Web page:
We proudly present


True Moon

    “Into the darkest city, we walk alone…”


Sunshine bores the daylights out of True Moon. For it is what we do in the shadows that defines us. The Malmo quartet’s self-titled debut album, set for a March release on Lövely Records, is a map of the darkness within us all, an unforgiving, unflinching examination of lust and desire, rejection and betrayal, solitude and alienation, death and re-birth… all the important stuff.

A new outlet of expression for Karolina Engdahl (vocals/bass) and Tommy Tift (guitar), colleagues in Swedish melodic punk/dark pop collective Vånna Inget, True Moon was born from the duo’s mounting frustration with an increasingly sanitised and homogenous Scandinavian musical community, and offers a raw, pure, and visceral reconnection with rock’s most primal, feral, black-hearted urges.

“Karolina and I are bored with the Swedish music scene at the moment,” states Tift baldly. “It feels like everyone has the same blueprint, like there’s an industry rulebook now for how bands must sound. We wanted to do something different. With the last Vånna Inget record (2013’s acclaimed, Swedish Grammy-nomated Ingen Botten) we got more and more in to dark wave and new wave so we felt that we wanted to explore that more.”

For inspiration, Tift and Engdahl looked to the UK, and the fecund, experimental and challenging post-punk scene of the late ‘70s and early ‘80s.

“We were listening to artists such as Joy Division, Killing Joke, Siouxsie and the Banshees, Sisters of Mercy, The Mission and early Cure,” the guitarist reveals. “There is a purity and honesty and integrity to that music that’s missing from the current scene. Those bands weren’t making music to be pop stars or rock stars, it is pure expression and pure art, and that’s the aesthetic we were pursuing.”

Recorded by producer Jari Haapalainen (Ed Harcourt, The (International) Noise Conspiracy) live to analogue tape at Tift’s own Studio Motion facility, True Moon is a snapshot of a band acting on instinct, looking deep within themselves to create art that is as beautiful as it is bleak, by turns haunting and harrowing, desolate and desperate, violent and alluring. Astonishingly, Engdahl completed all her vocals for the album in just 90 minutes, and there’s an energy and vitality to the one-take recordings which lends True Moon a striking urgency and tension.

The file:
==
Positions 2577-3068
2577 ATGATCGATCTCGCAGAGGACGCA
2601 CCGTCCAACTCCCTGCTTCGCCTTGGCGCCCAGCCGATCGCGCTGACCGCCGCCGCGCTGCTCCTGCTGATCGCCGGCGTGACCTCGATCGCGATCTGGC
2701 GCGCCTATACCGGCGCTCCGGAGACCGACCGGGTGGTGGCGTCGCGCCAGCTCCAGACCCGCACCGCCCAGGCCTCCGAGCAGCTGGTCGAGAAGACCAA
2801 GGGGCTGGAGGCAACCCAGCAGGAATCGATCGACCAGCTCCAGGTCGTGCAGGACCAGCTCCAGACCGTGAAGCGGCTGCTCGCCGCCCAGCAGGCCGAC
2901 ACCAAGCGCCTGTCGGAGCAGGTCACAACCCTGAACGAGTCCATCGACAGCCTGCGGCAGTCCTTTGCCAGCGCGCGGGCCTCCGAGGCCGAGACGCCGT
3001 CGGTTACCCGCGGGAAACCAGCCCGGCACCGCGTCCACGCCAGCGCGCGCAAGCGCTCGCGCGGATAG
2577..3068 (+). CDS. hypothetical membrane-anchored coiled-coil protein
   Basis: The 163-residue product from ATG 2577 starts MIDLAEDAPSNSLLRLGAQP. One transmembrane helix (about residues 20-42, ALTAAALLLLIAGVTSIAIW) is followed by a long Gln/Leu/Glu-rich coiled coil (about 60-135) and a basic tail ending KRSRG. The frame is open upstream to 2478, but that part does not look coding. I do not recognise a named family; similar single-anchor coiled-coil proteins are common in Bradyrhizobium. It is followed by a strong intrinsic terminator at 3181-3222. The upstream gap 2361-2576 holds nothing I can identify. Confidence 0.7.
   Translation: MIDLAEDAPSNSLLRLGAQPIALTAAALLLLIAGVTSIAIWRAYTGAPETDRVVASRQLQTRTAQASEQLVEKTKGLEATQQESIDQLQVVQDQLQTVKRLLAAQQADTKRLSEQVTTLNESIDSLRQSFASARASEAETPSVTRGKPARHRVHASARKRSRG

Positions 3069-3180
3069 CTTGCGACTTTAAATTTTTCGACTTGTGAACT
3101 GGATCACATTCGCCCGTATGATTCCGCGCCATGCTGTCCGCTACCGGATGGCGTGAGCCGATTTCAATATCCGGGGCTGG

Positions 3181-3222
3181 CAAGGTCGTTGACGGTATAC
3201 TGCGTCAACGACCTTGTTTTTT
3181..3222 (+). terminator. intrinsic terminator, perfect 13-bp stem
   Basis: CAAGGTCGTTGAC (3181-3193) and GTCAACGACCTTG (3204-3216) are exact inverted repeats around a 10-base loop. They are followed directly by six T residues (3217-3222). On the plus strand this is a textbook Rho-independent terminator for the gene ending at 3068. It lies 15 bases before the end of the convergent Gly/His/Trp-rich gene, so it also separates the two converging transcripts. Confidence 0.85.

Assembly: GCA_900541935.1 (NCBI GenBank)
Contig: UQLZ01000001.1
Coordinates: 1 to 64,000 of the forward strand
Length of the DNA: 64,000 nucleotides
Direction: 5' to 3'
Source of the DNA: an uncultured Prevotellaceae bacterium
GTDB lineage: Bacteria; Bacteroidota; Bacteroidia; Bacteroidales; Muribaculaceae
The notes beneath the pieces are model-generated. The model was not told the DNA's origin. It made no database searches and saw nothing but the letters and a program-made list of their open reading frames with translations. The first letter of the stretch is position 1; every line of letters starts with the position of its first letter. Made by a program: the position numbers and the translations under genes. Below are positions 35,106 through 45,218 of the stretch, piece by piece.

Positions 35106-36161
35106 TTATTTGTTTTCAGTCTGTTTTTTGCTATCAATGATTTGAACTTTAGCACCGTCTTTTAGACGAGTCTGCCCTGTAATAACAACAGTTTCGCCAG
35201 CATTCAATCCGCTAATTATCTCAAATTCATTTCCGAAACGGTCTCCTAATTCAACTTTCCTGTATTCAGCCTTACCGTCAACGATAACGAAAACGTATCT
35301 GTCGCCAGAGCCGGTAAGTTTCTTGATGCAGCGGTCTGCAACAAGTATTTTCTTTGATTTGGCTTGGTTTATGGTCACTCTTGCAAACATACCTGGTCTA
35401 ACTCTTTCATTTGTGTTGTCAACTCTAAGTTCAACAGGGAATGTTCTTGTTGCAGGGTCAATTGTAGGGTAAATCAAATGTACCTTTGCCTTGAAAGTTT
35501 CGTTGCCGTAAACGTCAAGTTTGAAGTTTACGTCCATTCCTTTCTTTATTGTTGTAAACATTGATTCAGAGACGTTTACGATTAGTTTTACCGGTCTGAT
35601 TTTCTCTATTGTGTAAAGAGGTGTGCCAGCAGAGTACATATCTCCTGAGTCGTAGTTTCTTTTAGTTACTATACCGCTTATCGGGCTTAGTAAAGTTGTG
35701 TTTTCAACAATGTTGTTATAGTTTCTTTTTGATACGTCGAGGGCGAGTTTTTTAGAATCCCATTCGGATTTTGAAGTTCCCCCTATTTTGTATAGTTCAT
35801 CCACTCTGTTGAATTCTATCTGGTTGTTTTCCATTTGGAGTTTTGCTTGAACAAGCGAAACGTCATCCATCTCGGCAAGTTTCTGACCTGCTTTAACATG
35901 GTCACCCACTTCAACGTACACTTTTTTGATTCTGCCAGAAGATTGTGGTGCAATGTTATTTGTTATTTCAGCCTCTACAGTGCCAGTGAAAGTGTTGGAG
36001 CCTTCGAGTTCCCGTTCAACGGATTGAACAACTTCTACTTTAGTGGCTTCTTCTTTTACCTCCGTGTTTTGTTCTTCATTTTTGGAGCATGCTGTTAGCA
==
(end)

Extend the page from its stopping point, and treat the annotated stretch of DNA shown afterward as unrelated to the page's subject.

“We wanted an old school, raw, unpolished feel to the production,” Tift explains. “When you listen to the Joy Division records, Martin Hannet’s production is totally integral to how the songs come across: if you hear a Joy Division song on the radio or in a club it only takes one second to recognise who it is because that studio sound is so distinctive. We wanted that kind of immediacy and impact.”

The result is a compelling, atmospheric and idiosyncratic debut, proudly out of step with current trends, and showcasing True Moon as one of Northern Europe’s most intriguing new guitar bands. From the cold-blooded, driving dark-wave of Voodoo (“I put on my wolf suit… Time to say goodbye to you”) through to the stark, sensual and dangerously seductive Honey (“Hey you, honey, I want to kill time with you…”), it’s an invitation, or more accurately, a dare to walk on the margins, a passport to a pitch-black, enchanting netherworld where convention and constraints have long been cast aside. Having brought their dark magic to London for the first time in December, True Moon – completed by drummer Fredrik Orevad and guitarist Linus Segerstedt - are now looking to cast their spell internationally in 2017.

“Karolina and I have played in Vånna Inget for five years, and I feel like we’ve achieved what we set out to do with that band, so we’re taking a break after our Japanese tour in March, and True Moon will be our main focus,” says Tift. “We want to embrace new challenges with this band, take on new territories and see new people. Ultimately, I hope this band will inspire people to take more chances with the music they make, but first we want to draw our own cult of believers together and create a little chaos of our own.” 


Tom van Laak